Using SQLIte database when working messing w/ chroot

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Using SQLIte database when working messing w/ chroot

Mark Hatle
I am working on using sqlite3 as a replacement database in RPM.

RPM has an option --root that will perform a chroot operation before
installing any files into the system.

This has presented itself as a problem.  RPM opens the database, does
some validation ... performs the chroot ... and then attempts to write
to the database.

SQL returns back "unable to open database file".  I tracked this down to
it attempting to open the journal based on the original path name and
not the chrooted path name.

Does anyone have any suggestions on how to solve this?  Inform sqlite of
the root portion of the path?  Temporarily disable the journal when the
chroot operation will be performed?  Or some other mechanism?

Right now I am thinking of teaching sqlite about the concept of a root
path that can be stripped based on if the chroot has been performed or
not.  But there may be a better way to do it then that.

Thank you!
--Mark
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Re: Using SQLIte database when working messing w/ chroot

Derrell Lipman
Mark Hatle <[hidden email]> writes:

> Does anyone have any suggestions on how to solve this?  Inform sqlite of
> the root portion of the path?  Temporarily disable the journal when the
> chroot operation will be performed?  Or some other mechanism?

Are you able to just close the database file prior to the chroot() and reopen
it afterwards?  If you can do that, it should solve this problem.

Derrell
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Re: Using SQLIte database when working messing w/ chroot

Mark Hatle
I am not completely sure.  Part of the problem is that in order to add
sqlite3 support into RPM, I needed to emulate the abilities of
BerkleyDB.  RPM has built-in assumptions as to what works and doesn't.

I am still looking into possibly modifying RPM to do the closeall,
reopen.. but I need to figure out "where".

--Mark

[hidden email] wrote:

> Mark Hatle <[hidden email]> writes:
>
>
>>Does anyone have any suggestions on how to solve this?  Inform sqlite of
>>the root portion of the path?  Temporarily disable the journal when the
>>chroot operation will be performed?  Or some other mechanism?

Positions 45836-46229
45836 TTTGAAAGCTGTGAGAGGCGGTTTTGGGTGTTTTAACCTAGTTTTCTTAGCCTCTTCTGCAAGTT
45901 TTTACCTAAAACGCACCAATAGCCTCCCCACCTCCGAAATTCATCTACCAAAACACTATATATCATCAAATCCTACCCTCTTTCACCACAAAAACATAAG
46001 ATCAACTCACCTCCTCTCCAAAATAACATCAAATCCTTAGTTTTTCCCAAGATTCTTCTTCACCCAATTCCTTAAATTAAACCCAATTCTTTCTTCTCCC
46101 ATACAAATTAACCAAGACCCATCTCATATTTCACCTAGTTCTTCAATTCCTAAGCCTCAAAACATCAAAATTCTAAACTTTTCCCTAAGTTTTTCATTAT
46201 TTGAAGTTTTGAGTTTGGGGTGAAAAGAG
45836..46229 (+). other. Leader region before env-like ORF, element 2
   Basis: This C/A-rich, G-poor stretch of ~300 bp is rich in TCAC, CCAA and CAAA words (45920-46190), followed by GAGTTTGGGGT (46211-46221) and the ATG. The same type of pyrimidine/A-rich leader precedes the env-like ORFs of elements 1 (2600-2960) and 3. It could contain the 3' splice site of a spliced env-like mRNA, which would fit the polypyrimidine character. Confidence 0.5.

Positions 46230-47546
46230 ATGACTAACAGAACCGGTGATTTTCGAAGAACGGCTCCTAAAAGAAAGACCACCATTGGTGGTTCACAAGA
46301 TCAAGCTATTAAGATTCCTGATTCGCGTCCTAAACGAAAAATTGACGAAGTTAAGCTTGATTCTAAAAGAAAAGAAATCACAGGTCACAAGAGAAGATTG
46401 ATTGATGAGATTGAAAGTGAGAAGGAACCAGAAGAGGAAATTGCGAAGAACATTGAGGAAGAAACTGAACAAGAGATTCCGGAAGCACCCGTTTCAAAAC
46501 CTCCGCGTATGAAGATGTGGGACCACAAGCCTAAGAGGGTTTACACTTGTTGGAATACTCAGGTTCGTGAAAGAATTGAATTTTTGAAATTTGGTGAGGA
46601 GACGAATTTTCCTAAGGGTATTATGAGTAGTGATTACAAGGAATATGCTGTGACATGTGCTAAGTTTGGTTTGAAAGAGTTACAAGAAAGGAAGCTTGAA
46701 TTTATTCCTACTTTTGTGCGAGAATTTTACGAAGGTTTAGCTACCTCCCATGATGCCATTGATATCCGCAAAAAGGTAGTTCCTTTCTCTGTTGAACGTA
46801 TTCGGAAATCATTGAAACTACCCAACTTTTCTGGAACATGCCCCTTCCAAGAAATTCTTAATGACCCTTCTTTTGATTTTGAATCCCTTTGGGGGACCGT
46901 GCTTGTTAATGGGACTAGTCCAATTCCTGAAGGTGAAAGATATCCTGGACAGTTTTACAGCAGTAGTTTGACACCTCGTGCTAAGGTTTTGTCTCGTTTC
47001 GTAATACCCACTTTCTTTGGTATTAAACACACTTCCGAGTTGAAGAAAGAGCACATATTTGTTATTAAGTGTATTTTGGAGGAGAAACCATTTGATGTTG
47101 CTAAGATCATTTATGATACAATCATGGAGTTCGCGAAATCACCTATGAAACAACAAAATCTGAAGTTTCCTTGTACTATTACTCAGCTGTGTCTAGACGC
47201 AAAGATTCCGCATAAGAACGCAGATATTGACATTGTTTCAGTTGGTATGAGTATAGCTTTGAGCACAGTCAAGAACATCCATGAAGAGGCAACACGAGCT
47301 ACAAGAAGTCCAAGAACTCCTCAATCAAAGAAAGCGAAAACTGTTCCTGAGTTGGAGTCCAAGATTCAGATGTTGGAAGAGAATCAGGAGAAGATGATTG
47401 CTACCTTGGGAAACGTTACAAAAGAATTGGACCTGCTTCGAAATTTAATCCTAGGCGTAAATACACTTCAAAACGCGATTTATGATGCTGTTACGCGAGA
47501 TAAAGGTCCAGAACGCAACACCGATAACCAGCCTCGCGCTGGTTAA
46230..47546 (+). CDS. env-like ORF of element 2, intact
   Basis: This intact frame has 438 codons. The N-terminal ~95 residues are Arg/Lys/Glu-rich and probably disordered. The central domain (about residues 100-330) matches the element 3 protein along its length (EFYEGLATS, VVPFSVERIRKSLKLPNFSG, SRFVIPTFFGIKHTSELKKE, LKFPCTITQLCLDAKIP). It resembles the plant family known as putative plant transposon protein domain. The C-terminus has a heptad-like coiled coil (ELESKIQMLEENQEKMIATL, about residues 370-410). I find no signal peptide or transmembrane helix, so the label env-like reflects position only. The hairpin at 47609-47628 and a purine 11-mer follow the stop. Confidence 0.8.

>
>
> Are you able to just close the database file prior to the chroot() and reopen
> it afterwards?  If you can do that, it should solve this problem.
>
> Derrell
>
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Re: Using SQLIte database when working messing w/ chroot

Mark Hatle
In reply to this post by Mark Hatle
Just an FYI, I figured out a solution.

In my BerkleyDB "emulation layer", I make sure we are inside of the
chroot before every sqlite call, and then return the state of the system
at the end of the call.

This seems to solve the problem, with only a bit of chroot overhead
occasionally.

Thanx,
Mark

Mark Hatle wrote:

> I am working on using sqlite3 as a replacement database in RPM.
>
> RPM has an option --root that will perform a chroot operation before
> installing any files into the system.
>
> This has presented itself as a problem.  RPM opens the database, does
> some validation ... performs the chroot ... and then attempts to write
> to the database.
>
> SQL returns back "unable to open database file".  I tracked this down to
> it attempting to open the journal based on the original path name and
> not the chrooted path name.
>
> Does anyone have any suggestions on how to solve this?  Inform sqlite of
> the root portion of the path?  Temporarily disable the journal when the
> chroot operation will be performed?  Or some other mechanism?
>
> Right now I am thinking of teaching sqlite about the concept of a root
> path that can be stripped based on if the chroot has been performed or
> not.  But there may be a better way to do it then that.
>
> Thank you!
> --Mark
>